I’ve never watched another stand-up special that made me think about going back to church. It made me question if faith was easy to abandon because I’d never been forced to confront it. Feelings is deceptively subtle but deeply funny.—John-Michael Bond
True story: Aparna Nancherla opened her set on Comedy Central’s The Half Hour with, “When you drop pills on the floor, there’s no way to pick them up without looking like a human red flag,” and I paused the video to put the cap back on my Wellbutrin. It set the tone for the following thirty minutes: real ass life advice delivered in a charmingly flat affect.
Nancherla doesn’t reinvent the wheel—this is observational comedy. But there’s something special here, in the way the she so succinctly reveals the surreality of being alive in the year of our lord two thousand and [fill in the blank]. Is it the way that she specifies that she got cat called “last summer?” Is it her long bit on the evolution of clickbait listicles (“Sometimes it’s like ‘Two Birds!’”)? More likely it’s in the way she says things like there’s nothing weird about them, the same way I can casually drop “my therapist said,” into conversations with my peers like that’s a really chill thing to do. We live in interesting times, and it seems counterintuitive not to just say that, and be saying it all the time. To paraphrase Nancherla, I’m not sure how you could read a newspaper and come to the conclusion that everything is fine.—Gita Jackson
Stand-up is best experienced live and Eugene Mirman takes full advantage of the visual element of his comedy special. While many specials are produced with an audio-only album companion, An Evening of Comedy in a Fake Underground Laboratory gives Mirman proper space to fuck with the form. Mirman packages his absurdist brand of humor in a multitude of mediums ranging from visual aids to backing up jokes with a theremin. Like musical comedy, prop comedy often gets a bad rap but Mirman elevates it well beyond our expectations.—Olivia Cathcart
Homecoming King has a lot to unpack and asks more of its audience than the average special. It isn’t afraid to enter dark territory where even a full minute goes by without a single joke. The reason this works is that first and foremost, Minhaj is an all-around great storyteller. The performance could have had zero jokes and still would be a compelling piece of work. Luckily, he’s a smart comedian who knows how to use his material wisely, even if that means holding back to let the important points hit home.—Christian Becker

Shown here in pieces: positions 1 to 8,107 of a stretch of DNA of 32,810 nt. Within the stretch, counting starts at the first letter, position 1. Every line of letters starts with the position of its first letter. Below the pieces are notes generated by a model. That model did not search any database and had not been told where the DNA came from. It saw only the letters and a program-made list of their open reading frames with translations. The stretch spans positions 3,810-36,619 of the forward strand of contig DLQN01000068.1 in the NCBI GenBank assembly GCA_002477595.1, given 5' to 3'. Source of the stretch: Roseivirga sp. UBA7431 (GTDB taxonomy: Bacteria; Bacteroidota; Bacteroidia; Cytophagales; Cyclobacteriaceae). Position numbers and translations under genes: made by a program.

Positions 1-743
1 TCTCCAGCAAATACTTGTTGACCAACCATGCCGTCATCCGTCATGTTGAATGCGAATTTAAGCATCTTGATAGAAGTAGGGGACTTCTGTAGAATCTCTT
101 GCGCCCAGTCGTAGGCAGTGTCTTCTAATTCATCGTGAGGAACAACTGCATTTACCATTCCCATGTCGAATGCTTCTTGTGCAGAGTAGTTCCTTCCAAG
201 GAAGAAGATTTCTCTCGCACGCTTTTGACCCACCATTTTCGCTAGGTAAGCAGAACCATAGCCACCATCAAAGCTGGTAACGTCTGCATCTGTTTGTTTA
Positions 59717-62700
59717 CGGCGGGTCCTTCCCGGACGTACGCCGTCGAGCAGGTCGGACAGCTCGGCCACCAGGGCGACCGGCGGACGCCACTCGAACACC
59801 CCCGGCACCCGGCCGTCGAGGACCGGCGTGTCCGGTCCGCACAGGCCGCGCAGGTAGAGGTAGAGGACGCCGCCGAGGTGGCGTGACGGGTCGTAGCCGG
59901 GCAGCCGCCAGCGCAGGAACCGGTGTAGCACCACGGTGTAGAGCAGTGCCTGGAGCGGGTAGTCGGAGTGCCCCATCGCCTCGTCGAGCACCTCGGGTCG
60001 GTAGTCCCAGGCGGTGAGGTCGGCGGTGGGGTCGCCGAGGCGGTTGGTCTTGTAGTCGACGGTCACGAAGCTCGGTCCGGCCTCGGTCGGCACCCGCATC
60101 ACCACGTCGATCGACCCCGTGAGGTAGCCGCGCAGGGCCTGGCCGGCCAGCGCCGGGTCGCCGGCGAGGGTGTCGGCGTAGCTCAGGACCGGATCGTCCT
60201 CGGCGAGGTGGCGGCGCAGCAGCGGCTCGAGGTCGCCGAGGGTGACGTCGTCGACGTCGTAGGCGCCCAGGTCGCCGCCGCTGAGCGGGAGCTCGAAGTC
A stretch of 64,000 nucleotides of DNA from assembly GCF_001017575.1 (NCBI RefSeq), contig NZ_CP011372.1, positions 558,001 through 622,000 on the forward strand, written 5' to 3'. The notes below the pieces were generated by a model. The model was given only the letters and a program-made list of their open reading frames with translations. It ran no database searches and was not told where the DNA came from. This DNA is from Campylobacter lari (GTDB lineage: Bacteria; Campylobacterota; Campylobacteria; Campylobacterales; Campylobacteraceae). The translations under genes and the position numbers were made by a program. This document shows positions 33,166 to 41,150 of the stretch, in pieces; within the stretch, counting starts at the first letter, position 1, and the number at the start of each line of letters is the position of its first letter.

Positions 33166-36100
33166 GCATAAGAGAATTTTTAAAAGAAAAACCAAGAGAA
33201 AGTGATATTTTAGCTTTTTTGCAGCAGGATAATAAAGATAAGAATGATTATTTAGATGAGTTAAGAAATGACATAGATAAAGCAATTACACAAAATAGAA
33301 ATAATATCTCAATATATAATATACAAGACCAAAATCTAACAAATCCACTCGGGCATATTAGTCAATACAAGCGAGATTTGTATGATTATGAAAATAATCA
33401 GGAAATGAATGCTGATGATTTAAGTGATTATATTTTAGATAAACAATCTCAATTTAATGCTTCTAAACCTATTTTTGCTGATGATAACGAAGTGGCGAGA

I knew that Barry’s Crowd Work Tour—a set of dates where he took the stage with zero prepared material, interacting with the audience and using his quick wit as his guide—would be a raging success. And watching this film from director Lance Bangs, which follows the comedian on his West Coast run of dates, has proven me dead right.—Robert Ham
Live at the Fillmore is one of the most unique and entertaining specials of the decade. Schaal is always redefining what stand-up (or a horse) can be, keeping you on your toes for 60 minutes of delightfully offbeat comedy. Her magnetic performance is immediately reminiscent of her Bob’s Burgers persona, deceptively coy then playfully mischevious. This devious hour wonderfully incorporates unique visual elements cultivating in a filmed segment to cap off her most absurdist bit.—Olivia Cathcart
Baby Cobra is more than the product of a carefully honed craft. It is an unusual portrait of transition: from young adulthood to adulthood, single life to marriage, marriage into motherhood. It is also the first network special to feature a deeply pregnant comedian, which is not a gimmick but a very practical undertaking. Wong refuses to slow down for the simple reason that slowing down, especially for a woman and mother in Hollywood, is the first step in a long fade to obscurity.—Seth Simons
Beneath Southern born Bargatze’s low-key charm and common guy demeanor lies a sharp mind and a keen eye for the life’s minor absurdities. And if that sounds like the liner notes to a stand-up album from fifty years ago, well, there is a bit of a throwback appeal to Full Time Magic. Bargatze proves you can be hilarious without working blue or fixating on sex, but it’s not like he’s a puritan or a moralist, or anything. He’s just an affable guy with great timing and some hilarious stories to share.—Garrett Martin
At this point in the Marc Maron/Louis C.K. era of oversharing onstage, let’s not pretend that there’s anything unattractive or taboo about admitting your neuroses and anxieties and darkest parts of your personality. But you can still do so dishonestly, and as it becomes more and more in vogue for comedians to get candid and dark, the more and more likely it will be that comics will use that as a shortcut to authenticity. Gethard does not do that. I would venture that with enough misinformation about depression and suicide out in the ether, being forthcoming about these experiences is actually very important in its own right. So yes, this show is significant and important for a whole hatful of reasons. But is it funny? Obviously. Gethard is a master storyteller, and this special elaborates on the essays from his book A Bad Idea I’m About to Do with a jittery, off-the-cuff charm. Out loud, his stories spill out in a barrage of words and qualifications before hitting a detail that neither Gethard nor we, the audience, were expecting.—Graham Techler